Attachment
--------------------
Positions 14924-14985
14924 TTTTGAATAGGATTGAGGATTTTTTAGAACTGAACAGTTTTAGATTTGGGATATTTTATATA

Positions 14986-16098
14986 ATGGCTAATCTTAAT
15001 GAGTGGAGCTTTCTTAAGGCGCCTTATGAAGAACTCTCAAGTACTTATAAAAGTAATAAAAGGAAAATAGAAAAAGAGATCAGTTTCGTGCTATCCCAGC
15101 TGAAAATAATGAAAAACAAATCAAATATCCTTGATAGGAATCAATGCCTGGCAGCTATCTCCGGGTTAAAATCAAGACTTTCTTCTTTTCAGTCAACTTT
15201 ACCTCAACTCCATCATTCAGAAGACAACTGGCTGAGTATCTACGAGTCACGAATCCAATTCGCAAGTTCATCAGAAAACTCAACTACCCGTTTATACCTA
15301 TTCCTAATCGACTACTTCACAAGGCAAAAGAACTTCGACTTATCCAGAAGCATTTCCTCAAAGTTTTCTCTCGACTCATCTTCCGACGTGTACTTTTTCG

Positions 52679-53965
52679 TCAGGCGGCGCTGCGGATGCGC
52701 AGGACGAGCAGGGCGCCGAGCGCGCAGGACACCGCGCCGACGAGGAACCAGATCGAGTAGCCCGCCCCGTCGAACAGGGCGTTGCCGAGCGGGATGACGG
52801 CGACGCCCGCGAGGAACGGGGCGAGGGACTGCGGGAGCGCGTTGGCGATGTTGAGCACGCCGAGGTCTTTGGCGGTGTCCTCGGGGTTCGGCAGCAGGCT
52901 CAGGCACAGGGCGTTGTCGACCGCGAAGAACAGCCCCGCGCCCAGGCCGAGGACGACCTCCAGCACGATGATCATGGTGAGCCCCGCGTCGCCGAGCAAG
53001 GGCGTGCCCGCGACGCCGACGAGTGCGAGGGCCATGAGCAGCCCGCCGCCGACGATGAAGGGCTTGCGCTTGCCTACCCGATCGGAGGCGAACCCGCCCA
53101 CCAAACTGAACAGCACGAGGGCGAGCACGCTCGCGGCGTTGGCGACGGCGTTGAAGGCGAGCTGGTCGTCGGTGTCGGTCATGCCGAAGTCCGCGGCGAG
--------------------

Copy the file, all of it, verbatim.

Positions 14924-14985
14924 TTTTGAATAGGATTGAGGATTTTTTAGAACTGAACAGTTTTAGATTTGGGATATTTTATATA

Positions 14986-16098
14986 ATGGCTAATCTTAAT
15001 GAGTGGAGCTTTCTTAAGGCGCCTTATGAAGAACTCTCAAGTACTTATAAAAGTAATAAAAGGAAAATAGAAAAAGAGATCAGTTTCGTGCTATCCCAGC
15101 TGAAAATAATGAAAAACAAATCAAATATCCTTGATAGGAATCAATGCCTGGCAGCTATCTCCGGGTTAAAATCAAGACTTTCTTCTTTTCAGTCAACTTT
15201 ACCTCAACTCCATCATTCAGAAGACAACTGGCTGAGTATCTACGAGTCACGAATCCAATTCGCAAGTTCATCAGAAAACTCAACTACCCGTTTATACCTA
15301 TTCCTAATCGACTACTTCACAAGGCAAAAGAACTTCGACTTATCCAGAAGCATTTCCTCAAAGTTTTCTCTCGACTCATCTTCCGACGTGTACTTTTTCG

Positions 52679-53965
52679 TCAGGCGGCGCTGCGGATGCGC
52701 AGGACGAGCAGGGCGCCGAGCGCGCAGGACACCGCGCCGACGAGGAACCAGATCGAGTAGCCCGCCCCGTCGAACAGGGCGTTGCCGAGCGGGATGACGG
52801 CGACGCCCGCGAGGAACGGGGCGAGGGACTGCGGGAGCGCGTTGGCGATGTTGAGCACGCCGAGGTCTTTGGCGGTGTCCTCGGGGTTCGGCAGCAGGCT
52901 CAGGCACAGGGCGTTGTCGACCGCGAAGAACAGCCCCGCGCCCAGGCCGAGGACGACCTCCAGCACGATGATCATGGTGAGCCCCGCGTCGCCGAGCAAG
53001 GGCGTGCCCGCGACGCCGACGAGTGCGAGGGCCATGAGCAGCCCGCCGCCGACGATGAAGGGCTTGCGCTTGCCTACCCGATCGGAGGCGAACCCGCCCA
53101 CCAAACTGAACAGCACGAGGGCGAGCACGCTCGCGGCGTTGGCGACGGCGTTGAAGGCGAGCTGGTCGTCGGTGTCGGTCATGCCGAAGTCCGCGGCGAG